Ukraine President Petro Poroshenko vowed on Monday that his country will carry out reforms for it to meet the necessary standards to be able to join the North Atlantic Treaty Organization (NATO).
He added that Kiev and NATO will begin discussions on a roadmap to get Ukraine into the alliance by 2020.
His announcement came a day after US Secretary of State Rex Tillerson urged, during a visit to Kiev, Russia to take the “first steps” in easing the violence in eastern Ukraine.
At loggerheads with Russia and fighting a Kremlin-backed insurgency in eastern Ukraine, Ukraine passed a law in June prioritizing NATO membership as a foreign policy goal.
Speaking alongside Poroshenko on a visit to the Ukrainian capital, Secretary General Jens Stoltenberg pledged the alliance’s support for Ukraine as it faces a bloody insurgency by pro-Russian separatists in the east.
“Russia has maintained its aggressive actions against Ukraine, but NATO and NATO allies stand by Ukraine and stand on your side,” Stoltenberg said in his opening remarks of the NATO-Ukraine Commission session in Kiev.
Ukraine and the West accuse Moscow of smuggling weapons and troops across the porous border, a charge it denies. The US and European Union have imposed sanctions on Russia, though Moscow has denied backing the rebels.
“Ukraine has clearly defined its political future and future in the sphere of security,” Poroshenko told reporters.
“Today we clearly stated that we would begin a discussion about a membership action plan and our proposals for such a discussion were accepted with pleasure.”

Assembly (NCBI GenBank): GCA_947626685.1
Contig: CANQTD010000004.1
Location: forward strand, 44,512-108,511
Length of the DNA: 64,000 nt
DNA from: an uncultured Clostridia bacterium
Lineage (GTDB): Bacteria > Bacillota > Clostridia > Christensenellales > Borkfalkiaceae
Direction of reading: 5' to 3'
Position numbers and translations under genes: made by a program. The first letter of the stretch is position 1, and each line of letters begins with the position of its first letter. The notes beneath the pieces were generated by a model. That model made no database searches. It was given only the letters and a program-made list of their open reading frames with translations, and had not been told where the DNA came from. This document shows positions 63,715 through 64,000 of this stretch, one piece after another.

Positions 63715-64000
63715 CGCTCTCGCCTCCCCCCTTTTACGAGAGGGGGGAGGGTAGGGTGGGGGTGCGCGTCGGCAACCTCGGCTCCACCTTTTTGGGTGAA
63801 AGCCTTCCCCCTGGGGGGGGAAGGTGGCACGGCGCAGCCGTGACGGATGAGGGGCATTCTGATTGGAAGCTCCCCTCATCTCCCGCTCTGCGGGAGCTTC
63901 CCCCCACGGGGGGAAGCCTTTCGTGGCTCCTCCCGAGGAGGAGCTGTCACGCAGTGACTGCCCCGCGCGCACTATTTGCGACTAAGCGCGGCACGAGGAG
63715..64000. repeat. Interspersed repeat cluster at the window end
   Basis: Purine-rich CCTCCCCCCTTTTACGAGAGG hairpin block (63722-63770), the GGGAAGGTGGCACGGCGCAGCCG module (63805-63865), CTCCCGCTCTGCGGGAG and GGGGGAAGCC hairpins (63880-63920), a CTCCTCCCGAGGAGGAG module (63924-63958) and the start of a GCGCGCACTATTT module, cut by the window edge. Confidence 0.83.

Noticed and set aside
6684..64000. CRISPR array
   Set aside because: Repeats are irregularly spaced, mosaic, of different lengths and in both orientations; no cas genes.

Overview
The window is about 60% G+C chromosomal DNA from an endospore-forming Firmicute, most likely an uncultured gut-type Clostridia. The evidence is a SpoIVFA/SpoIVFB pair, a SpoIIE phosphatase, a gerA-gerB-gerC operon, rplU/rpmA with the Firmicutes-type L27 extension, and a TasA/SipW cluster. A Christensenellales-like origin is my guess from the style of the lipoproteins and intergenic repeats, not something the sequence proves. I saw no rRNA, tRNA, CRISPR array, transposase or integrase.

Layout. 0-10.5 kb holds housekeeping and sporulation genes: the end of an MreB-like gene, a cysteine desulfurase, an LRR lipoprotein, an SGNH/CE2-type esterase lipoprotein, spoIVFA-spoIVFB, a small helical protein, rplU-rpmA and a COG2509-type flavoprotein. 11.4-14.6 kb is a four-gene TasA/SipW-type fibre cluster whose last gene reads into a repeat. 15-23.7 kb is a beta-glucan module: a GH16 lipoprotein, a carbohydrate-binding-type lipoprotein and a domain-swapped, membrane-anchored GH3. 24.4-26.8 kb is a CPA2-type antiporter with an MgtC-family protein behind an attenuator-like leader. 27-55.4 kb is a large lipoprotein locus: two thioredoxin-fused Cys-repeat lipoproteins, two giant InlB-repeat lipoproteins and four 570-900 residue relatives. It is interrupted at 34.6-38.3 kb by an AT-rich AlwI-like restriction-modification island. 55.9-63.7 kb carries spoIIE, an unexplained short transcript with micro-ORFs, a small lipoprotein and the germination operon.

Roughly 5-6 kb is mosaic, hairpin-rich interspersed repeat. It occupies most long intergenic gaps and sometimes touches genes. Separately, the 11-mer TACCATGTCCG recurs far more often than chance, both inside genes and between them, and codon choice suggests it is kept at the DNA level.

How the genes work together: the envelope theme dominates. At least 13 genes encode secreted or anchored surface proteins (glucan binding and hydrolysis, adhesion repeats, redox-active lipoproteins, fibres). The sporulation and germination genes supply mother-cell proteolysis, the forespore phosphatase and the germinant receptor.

NATO leaders agreed at a summit in 2008 that Ukraine would one day become a member of the alliance and the country already contributes troops to NATO missions including in Afghanistan.
A formal NATO membership plan for Ukraine would mean meeting targets on political, economic and defense reforms, with national plans submitted annually to show progress.
But there are even larger barriers.
NATO rules state that aspiring members must “settle their international disputes by peaceful means”, meaning Ukraine would need to resolve the Donbass conflict — an insurgency by pro-Russian forces — that has so far killed more than 10,000 people.
Responding to Stoltenberg’s comments, the Kremlin said on Monday that Russia does not have troops in Ukraine.
It added: “Ukraine’s possible NATO membership will not boost stability and security in Europe.”
On Sunday, Tillerson visited Kiev and said Russia must make the first move in staunching the violence in eastern Ukraine.
Russia must take the first steps to de-escalate violence in eastern Ukraine, he said after meeting Poroshenko. He added that Washington’s primary goal is the restoration of Ukrainian territorial integrity.
Tillerson’s tough talk clearly pleased Poroshenko, who has long complained about Russian interference in his country’s east and has watched nervously as the Trump administration has sought to improve ties with Moscow.
He thanked Tillerson for the continued US commitment to Ukraine’s sovereignty and territorial integrity and expressed deep appreciation for his “symbolic and timely visit immediately after the meetings at the G20 in Hamburg” where US President Donald Trump met with his Russian counterpart Vladimir Putin.
The conflict in eastern Ukraine and Russia’s annexation of the Ukrainian peninsula of Crimea in 2014 have driven ties between Moscow and the West to their lowest point since the Cold War.
“We are also here to demonstrate NATO’s solidarity with Ukraine and our firm support for the sovereignty and territorial integrity of your country,” Stoltenberg said.
“NATO allies do not and will not recognize Russia’s illegal and illegitimate annexation of Crimea.”
Ukraine sees NATO accession as a way to bolster its defenses against former master Moscow.
However, Kiev has yet to officially apply to start the lengthy and politically challenging process of joining the alliance.